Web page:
Since the declarations of Budapest, Bethesda and Berlin in 2002 / 2003, open access has been discussed intensively. By signing the declaration of Berlin, the German Research Foundation, the Fraunhofer Society, the Helmholtz Community, the German Rectors’ Conference, the Leibniz Community, the Max Planck Society and other scholarly organisations advocated for the principle of open access: “supply scientific knowledge for everybody by means of the internet”.
Albeit the continously increasing number of open access journal, many complaints still remain as the potentials of this new way of publication are not realized sufficiently, especially in the humanities and the social sciences. Thus authors often hesitate and prefer established ways of publishing.
The aim of this project consisted in developing measures to promote the realisation of the idea of open access. Empirical studies on open access do exist, but they do not sufficiently expose the needs of authors and do not provide any measures motivating them to publish more in open access journals and repositories. Although various differences between the disciplines are well known, they are not systematically documentated. The projects tryed to face these both deficits by examining open access journals and the reasons whether and why they succeed. The results shall help to develop measures to increase acceptance.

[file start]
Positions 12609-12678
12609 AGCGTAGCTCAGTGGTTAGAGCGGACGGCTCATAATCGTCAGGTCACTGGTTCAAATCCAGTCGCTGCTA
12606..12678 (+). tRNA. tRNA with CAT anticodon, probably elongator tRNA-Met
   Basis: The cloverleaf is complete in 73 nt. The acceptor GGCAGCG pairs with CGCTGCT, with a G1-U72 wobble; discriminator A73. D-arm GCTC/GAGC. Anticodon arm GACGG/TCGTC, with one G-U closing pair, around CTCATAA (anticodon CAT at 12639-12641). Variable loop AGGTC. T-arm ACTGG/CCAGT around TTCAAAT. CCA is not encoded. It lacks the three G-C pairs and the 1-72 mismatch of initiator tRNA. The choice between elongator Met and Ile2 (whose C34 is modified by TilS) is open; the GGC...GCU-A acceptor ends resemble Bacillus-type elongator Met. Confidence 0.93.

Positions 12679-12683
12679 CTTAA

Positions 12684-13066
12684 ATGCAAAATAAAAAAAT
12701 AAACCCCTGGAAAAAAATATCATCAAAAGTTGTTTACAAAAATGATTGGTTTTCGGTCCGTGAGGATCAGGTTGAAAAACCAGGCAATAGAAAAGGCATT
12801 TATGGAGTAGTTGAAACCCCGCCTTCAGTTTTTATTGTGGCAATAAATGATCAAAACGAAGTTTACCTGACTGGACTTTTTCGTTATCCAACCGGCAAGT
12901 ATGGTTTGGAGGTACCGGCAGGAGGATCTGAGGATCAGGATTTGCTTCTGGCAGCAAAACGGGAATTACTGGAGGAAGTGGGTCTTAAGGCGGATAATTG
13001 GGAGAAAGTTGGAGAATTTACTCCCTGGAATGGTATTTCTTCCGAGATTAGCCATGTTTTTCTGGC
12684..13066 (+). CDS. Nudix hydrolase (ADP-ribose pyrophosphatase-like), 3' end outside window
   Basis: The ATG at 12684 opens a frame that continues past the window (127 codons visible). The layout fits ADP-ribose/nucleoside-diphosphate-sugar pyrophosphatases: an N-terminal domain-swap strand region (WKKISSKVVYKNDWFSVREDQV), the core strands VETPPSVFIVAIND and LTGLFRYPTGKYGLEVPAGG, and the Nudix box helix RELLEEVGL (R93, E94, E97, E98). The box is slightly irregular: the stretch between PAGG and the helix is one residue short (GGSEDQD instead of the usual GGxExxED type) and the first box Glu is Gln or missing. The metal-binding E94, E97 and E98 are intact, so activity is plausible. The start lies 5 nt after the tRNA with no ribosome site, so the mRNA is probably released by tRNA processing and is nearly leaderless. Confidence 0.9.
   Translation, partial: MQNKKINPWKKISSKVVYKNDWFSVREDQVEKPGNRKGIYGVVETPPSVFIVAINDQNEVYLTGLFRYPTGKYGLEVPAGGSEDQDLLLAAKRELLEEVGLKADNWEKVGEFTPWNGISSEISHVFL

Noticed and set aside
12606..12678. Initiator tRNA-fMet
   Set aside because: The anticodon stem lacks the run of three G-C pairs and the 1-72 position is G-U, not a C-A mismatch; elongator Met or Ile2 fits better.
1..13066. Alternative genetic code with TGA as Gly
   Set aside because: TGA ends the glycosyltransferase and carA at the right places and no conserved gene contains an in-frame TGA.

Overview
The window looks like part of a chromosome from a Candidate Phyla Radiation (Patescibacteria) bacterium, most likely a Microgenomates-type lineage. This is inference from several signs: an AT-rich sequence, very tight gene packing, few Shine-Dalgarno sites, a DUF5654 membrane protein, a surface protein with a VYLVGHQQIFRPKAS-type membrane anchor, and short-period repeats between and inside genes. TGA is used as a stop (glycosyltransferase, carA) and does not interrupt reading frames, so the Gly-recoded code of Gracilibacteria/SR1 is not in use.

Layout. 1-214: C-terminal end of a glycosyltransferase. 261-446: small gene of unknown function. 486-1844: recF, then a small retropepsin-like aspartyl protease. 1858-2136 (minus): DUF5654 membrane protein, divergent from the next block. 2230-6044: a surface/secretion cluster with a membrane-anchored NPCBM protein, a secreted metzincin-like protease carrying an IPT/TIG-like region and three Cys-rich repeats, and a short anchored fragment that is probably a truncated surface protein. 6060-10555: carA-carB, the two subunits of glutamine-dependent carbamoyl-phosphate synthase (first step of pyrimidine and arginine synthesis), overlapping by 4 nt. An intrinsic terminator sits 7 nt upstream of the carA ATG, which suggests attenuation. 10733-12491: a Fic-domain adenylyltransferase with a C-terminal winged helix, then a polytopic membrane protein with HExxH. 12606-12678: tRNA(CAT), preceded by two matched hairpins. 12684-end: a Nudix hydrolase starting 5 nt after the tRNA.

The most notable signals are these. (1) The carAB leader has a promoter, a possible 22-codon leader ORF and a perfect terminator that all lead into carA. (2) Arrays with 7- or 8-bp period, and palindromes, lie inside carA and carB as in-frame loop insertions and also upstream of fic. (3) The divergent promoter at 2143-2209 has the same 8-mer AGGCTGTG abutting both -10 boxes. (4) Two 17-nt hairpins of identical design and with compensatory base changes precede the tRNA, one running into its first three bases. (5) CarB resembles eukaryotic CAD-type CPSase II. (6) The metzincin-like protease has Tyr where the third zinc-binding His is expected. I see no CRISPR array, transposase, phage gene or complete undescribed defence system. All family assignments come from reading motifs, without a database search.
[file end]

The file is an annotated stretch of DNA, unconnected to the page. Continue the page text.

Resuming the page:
In May and June 2008, about 1000 authors of open access journals appearing in Germany were surveyed. What was their motivation to publish in such journals and what could increase the acceptance of this way of publication? The survey was conducted as an online survey.
To improve the attractiveness of open access journals, the creativity of authors was taken info account and considered as possible suggestions. The approach was strictly solution oriented. Only efficient open access journals were examined with the aim to emphasize the advantages of this new way of publication and to reduce existing prejudices and disadvantages.
The results of the survey were analysed considering the differences between the disciplines. It was assumed that every discipline is characterized by different requirements and that only part of all demands concerning open access journals are valid accross all disciplines. At the same time the international literature on the subject was extensively reviewed.
First results were presented in the journal „Forschung Aktuell“ published by the Institute for Work and Technology in August 2007. A presentation on the 60th annual meeting of the DGI (German Society for Information Science and Practice) held on the Frankfurt book fair followed shortly. New aspects were discussed in a more recent edition of „Forschung Aktuell“. A complete documentation of the survey and its results was accepted as a doctoral thesis by the Humboldt University at Berlin and was published on its server of electronic documents.